WASHINGTON — Anthony Rendon was one of the Washington Nationals’ best players last season and he will be paid closer to that reality in 2018.
The arbitration process is over for the Nats, with Rendon, Michael A. Taylor and Tanner Roark each agreed to figures with the team that allows them to avoid arbitration hearings.
Here are the players, totals, and arguments that were likely central to the process:
Anthony Rendon: $5.8 million → $12.3 million
Even on a team with Bryce Harper, Ryan Zimmerman, Max Scherzer and Stephen Strasburg, Rendon earned his spotlight last season, finishing with his first .300/.400/.500 season, adding 100 RBI and 25 home runs. While he did not lead the league in any offensive category, he was top-10 in many and earned 141 voting points for NL MVP (sixth). Unlike in 2014, when he finished fifth in MVP voting, Rendon showed that he can consistently produce runs as well as score them. By more than doubling his 2017 salary, Rendon takes one of the biggest percentage jumps in salary this season. His $12.3 million salary was the sixth-highest awarded through arbitration yet this year. Rendon is under contract for the 2018 season, but talks could commence at any time to sign him to a longer-term deal.
Tanner Roark: $4.3 million → $6.475 million
Roark’s ERA jumped nearly two full runs over 2016, perhaps a product of starting the season competing in the World Baseball Classic before rejoining the team in Spring Training. His 13 wins and 181.1 innings were each the third highest marks of his career, but his WHIP (1.335) and walks per nine innings (3.2) were the worst marks of his career. After a misfired announcement to start Roark over Strasburg in Game 4 of the NLDS, manager Dusty Baker reversed course and didn’t use Roark in the playoffs at all last season. For now, he is under contract for the 2018 season, but this seems like another knock against Roark signing a long-term deal in D.C.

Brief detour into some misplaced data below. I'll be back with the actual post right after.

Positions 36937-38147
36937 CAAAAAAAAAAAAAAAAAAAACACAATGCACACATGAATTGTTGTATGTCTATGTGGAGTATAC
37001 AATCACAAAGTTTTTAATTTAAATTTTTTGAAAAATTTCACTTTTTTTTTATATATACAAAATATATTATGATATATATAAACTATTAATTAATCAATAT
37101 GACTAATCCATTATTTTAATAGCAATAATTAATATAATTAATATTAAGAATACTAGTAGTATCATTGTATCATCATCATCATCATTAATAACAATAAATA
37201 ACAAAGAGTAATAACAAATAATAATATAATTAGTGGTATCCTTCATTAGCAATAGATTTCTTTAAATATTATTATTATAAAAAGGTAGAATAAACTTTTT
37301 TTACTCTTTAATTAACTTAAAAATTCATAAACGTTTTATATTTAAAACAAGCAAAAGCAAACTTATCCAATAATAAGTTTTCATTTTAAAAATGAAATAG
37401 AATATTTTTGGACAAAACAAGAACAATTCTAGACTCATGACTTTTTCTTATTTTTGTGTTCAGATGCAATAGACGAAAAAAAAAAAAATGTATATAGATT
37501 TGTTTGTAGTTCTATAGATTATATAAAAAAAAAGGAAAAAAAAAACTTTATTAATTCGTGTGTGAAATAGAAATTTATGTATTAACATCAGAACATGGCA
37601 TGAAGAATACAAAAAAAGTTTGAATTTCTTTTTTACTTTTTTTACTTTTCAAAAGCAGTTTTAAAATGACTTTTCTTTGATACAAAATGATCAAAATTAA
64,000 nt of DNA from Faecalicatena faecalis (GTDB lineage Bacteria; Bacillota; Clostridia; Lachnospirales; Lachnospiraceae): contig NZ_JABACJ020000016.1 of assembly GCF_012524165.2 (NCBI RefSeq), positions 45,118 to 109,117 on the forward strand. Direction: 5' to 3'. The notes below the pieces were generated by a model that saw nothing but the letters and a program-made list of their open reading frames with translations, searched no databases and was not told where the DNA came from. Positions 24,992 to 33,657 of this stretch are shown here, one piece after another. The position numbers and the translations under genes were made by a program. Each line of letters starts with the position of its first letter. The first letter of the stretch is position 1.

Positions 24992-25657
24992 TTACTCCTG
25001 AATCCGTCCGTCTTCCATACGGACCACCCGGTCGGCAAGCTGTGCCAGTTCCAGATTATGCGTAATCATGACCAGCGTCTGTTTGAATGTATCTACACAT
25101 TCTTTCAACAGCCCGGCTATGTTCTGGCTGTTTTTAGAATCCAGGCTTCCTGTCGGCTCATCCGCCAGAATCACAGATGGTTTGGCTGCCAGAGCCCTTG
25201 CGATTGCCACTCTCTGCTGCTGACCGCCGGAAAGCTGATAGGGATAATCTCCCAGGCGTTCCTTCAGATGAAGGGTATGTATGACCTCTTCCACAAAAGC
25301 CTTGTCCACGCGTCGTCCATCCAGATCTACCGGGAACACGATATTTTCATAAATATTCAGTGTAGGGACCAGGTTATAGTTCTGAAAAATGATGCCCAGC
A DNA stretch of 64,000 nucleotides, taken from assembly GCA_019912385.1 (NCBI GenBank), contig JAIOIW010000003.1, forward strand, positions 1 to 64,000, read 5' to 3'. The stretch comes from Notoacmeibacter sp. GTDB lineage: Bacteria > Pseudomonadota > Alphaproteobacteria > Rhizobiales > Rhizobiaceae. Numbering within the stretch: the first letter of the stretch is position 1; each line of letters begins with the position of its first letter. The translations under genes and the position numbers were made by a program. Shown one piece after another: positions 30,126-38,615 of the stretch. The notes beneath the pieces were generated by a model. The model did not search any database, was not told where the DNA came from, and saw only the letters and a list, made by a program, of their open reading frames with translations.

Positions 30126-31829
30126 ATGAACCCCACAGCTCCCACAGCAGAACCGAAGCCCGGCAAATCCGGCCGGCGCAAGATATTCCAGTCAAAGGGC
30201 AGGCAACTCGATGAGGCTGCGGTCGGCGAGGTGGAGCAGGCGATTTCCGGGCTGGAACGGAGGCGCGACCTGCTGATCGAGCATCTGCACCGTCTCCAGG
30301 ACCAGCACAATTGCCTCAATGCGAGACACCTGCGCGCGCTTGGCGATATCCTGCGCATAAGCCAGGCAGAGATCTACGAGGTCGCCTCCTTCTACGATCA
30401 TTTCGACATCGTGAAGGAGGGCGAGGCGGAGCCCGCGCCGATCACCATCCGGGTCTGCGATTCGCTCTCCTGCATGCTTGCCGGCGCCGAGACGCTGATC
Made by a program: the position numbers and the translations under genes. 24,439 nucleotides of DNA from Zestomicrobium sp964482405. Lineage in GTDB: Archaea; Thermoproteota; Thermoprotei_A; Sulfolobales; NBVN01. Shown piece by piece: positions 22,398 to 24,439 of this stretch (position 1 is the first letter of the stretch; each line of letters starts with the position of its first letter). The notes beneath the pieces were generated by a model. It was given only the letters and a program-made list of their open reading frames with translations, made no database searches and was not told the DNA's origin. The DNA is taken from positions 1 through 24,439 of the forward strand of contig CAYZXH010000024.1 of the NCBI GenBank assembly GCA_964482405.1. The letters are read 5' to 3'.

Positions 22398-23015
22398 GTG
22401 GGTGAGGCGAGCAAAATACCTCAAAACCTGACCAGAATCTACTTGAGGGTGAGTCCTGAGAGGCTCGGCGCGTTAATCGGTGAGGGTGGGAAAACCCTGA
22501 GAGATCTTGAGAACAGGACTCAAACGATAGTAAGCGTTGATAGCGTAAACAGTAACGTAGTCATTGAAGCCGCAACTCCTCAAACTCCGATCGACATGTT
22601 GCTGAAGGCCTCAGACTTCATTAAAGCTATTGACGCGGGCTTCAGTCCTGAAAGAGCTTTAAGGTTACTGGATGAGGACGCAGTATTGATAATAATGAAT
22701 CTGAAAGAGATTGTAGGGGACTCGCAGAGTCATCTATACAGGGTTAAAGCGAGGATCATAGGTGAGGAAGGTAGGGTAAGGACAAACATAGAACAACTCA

Michael A. Taylor: $557,900 → $2.525 million
Taylor was not expected to be an impact player for the Nats in 2017, losing the centerfield job to Adam Eaton and heading to the minor leagues. After the team had no other choice but to give him the chance, he got the call and played sensationally. For his first six weeks on the job, he led MLB in extra-base hits, showing that he could both set the table and produce at he Major League level. He finished with a batting line of .271/.320/.486. This is approximately 40 points higher than his 2016 numbers, and he was a Golden Glove finalist in centerfield. With Eaton on the mend, the Nats look to slot one of them to center and stash the other in left field to replace Jayson Werth.
This was a small but mighty arbitration class for the Nationals and an offseason task that they are certainly happy to put behind them.
Arbitration remains the most awkward part of MLB paperwork, as young players and agents file for a raise, while teams file a lower number to keep salary down.
At best, the two sides agree on a number, as they did in each of these three cases. Any other scenario takes the two sides to a binding arbitration session, where a player states his case for a raise and a team downplays his impact.
Of course, regardless of which side wins, the team then has to turn around and talk about how important a player is to the team. By avoiding this process, the team can avoid laying bare any frustrations that may be boiling below the surface.
Best to save that for later and move on to baseball.